The Ph.D. Program in Sustainability Education views education broadly – as social learning that occurs in settings that are both formal (educational institutions, for example) and non-formal (such as families, community events, media, and businesses). Furthermore, the term “education” is considered to mean both the act or practice of educating or being educated and the study of education as a process. Education for sustainability, therefore, is the act or practice of learning how to achieve global and local sustainable communities. It is a life-long, individual, and social learning progression that challenges the dominant ecological, psychological, economic, and social paradigms. The desired outcome is an informed, involved citizenry with the social and scientific literacy, commitment, and creative problem-solving skills to engage in responsible individual and cooperative actions toward a sustainable society.

Education as sustainability, on the other hand, is the study of the educational process with the goal of reforming education itself. Specifically, it is a response to the dominant transmissive educational methodology of imposed instruction and transfer of information. In contrast, transformative educational methodology engages the learner through experience, participation, and reflection in the construction of meaning and knowledge.

Although these two aspects of sustainability education can be defined differently, are often studied independently, and practiced separately – they are interdependent. Achieving sustainability in all dimensions of human existence depends on adopting an education paradigm that manifests and supports change toward a sustainable, secure society. The Ph.D. Program strives to contribute to synergistic learning and change in consciousness, education, culture, and, ultimately, society.

Graduation Requirements Summary:

  • 72 semester credits completed with satisfactory evaluation by faculty of all learning/study documents, written materials, and oral presentations within 10 years time
  • Attendance at all required residencies or documentation of prior written approval from the Core Faculty Advisor to miss a specific colloquium and some way to make up for it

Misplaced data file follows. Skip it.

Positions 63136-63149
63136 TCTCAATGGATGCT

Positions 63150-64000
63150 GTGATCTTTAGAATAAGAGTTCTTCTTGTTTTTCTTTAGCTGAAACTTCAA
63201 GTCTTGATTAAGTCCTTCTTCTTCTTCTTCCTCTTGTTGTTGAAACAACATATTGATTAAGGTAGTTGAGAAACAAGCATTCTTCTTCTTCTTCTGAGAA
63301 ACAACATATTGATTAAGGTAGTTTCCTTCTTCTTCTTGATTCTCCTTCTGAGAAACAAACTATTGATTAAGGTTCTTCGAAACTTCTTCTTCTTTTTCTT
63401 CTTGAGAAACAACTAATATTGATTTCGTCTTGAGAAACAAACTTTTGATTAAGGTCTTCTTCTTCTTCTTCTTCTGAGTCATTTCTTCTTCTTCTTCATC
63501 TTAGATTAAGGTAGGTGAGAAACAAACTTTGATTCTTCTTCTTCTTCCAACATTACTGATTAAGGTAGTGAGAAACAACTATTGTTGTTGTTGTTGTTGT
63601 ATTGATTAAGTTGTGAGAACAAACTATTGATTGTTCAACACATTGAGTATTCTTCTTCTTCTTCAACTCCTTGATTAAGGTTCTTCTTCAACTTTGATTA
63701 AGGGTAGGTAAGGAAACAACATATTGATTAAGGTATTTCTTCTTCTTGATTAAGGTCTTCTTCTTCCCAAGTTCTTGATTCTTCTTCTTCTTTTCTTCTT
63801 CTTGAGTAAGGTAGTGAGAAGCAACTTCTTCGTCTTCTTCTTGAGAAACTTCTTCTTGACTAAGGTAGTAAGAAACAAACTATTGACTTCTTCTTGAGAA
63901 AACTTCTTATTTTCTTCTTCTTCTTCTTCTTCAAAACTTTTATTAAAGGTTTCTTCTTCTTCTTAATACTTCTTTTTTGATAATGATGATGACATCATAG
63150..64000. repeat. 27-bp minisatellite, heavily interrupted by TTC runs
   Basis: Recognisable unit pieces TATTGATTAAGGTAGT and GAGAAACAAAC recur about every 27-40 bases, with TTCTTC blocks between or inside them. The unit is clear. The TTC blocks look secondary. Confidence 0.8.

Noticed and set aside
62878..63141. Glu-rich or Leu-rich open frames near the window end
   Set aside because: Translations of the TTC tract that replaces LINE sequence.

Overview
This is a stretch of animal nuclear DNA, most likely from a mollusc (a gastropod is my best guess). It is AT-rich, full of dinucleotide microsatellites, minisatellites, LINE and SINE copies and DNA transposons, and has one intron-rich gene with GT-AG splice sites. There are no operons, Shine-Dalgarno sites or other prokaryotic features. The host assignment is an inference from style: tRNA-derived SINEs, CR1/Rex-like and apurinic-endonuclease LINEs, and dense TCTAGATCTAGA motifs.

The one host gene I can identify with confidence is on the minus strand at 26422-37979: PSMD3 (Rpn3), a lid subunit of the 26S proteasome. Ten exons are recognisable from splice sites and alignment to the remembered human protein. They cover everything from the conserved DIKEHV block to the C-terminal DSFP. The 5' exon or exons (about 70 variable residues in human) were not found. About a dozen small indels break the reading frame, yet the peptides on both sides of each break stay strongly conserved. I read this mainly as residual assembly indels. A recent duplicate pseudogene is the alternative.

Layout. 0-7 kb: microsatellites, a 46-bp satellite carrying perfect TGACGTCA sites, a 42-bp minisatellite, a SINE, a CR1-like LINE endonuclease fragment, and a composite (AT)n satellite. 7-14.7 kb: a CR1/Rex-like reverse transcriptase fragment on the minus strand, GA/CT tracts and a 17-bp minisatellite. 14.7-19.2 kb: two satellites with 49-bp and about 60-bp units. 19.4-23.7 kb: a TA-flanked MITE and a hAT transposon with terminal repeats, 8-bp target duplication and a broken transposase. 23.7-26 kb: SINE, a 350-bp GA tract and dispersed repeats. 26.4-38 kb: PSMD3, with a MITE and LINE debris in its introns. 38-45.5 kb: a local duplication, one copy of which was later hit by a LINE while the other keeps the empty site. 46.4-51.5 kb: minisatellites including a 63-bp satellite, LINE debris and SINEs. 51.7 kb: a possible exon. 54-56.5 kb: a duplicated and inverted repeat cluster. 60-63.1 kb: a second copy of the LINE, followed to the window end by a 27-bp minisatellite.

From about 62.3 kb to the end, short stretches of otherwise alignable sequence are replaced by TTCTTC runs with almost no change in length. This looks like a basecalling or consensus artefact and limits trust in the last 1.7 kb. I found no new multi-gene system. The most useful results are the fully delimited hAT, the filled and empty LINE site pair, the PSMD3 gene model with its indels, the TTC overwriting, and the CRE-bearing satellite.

• Foundational courses (24 credits):
    • Sustainability Theory and Practice for Education I and II (8 credits)
    • Sustainability Education and Transformational Change I and II (8 credits)
    • Modes of Scholarly Inquiry, Systems Thinking, and Action Research I and II (8 credits)
  • 4 to 8 mentored study courses: conceptual, integrative, and theoretical in focus area within Sustainability Education (15-23 credits)
  • Advanced Research Methodologies and Methods course (4 credits)
  • Mentored practicum (Optional: maximum of 6 credits)
  • Publishable Qualifying Paper that is reviewed and approved by the Doctoral Committee (1 credit)
  • Approved Dissertation/Project Proposal & Presentation (4 credits)
  • Dissertation/Project & Presentation (minimum 16 credits)

Sample Courses

Course Code Course Credits
PHD71002 Sustainability Education and Transformational Change I 4
PHD71003 Modes of Inquiry: Interdisciplinary Graduate Research Design 4
PHD71111 Sustainability Theory and Practice in Education II and III 4
PHD77501 Permaculture 2
PHD77502 Ecopsychology 2
PHD77503 People and Nature: An Exploration of our Relationships with the Natural World 2
PHD77505 Climate Justice and Climate Consequences 2
PHD77508 Engaging in Place: An Active Introduction to Civic Ecology 2
PHD77511 Worldviews and Sustainability 2
PHD77514 Ecogender for the 21st Century: Towards Ecological Masculinities for the Sake of All Life on Earth 2

Application Requirements

  • $50 application fee
  • Academic focus essay
  • Autobiographical essay
  • Completed Application
  • Current resume
  • Letter(s) of Recommendation
  • Official transcripts

Career Outcomes

  • Ecological Designer
  • Environmental Educator
  • Non-Profit Manager
  • Sustainability Project Manager

Learning Outcomes

  • Ability to see research and practice as socially situated
  • Substantive knowledge of theory and modes of practice in the field
  • Theoretical maturity and critical thinking skills
  • Ability to frame fruitful and relevant research questions and problems
  • Skills to design research by approaching researchable problems with appropriate methods of inquiry
  • Skill in program design and delivery
  • Ability to collect, analyze, and interpret data
  • Skill in oral and written communication for various audiences

The faculty do this amazing balance of being supportive, being there, offering feedback, but also being very intentional in standing back and letting us craft and explore and assess our own ideas."

Have Questions?

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Amber Harris

Amber Harris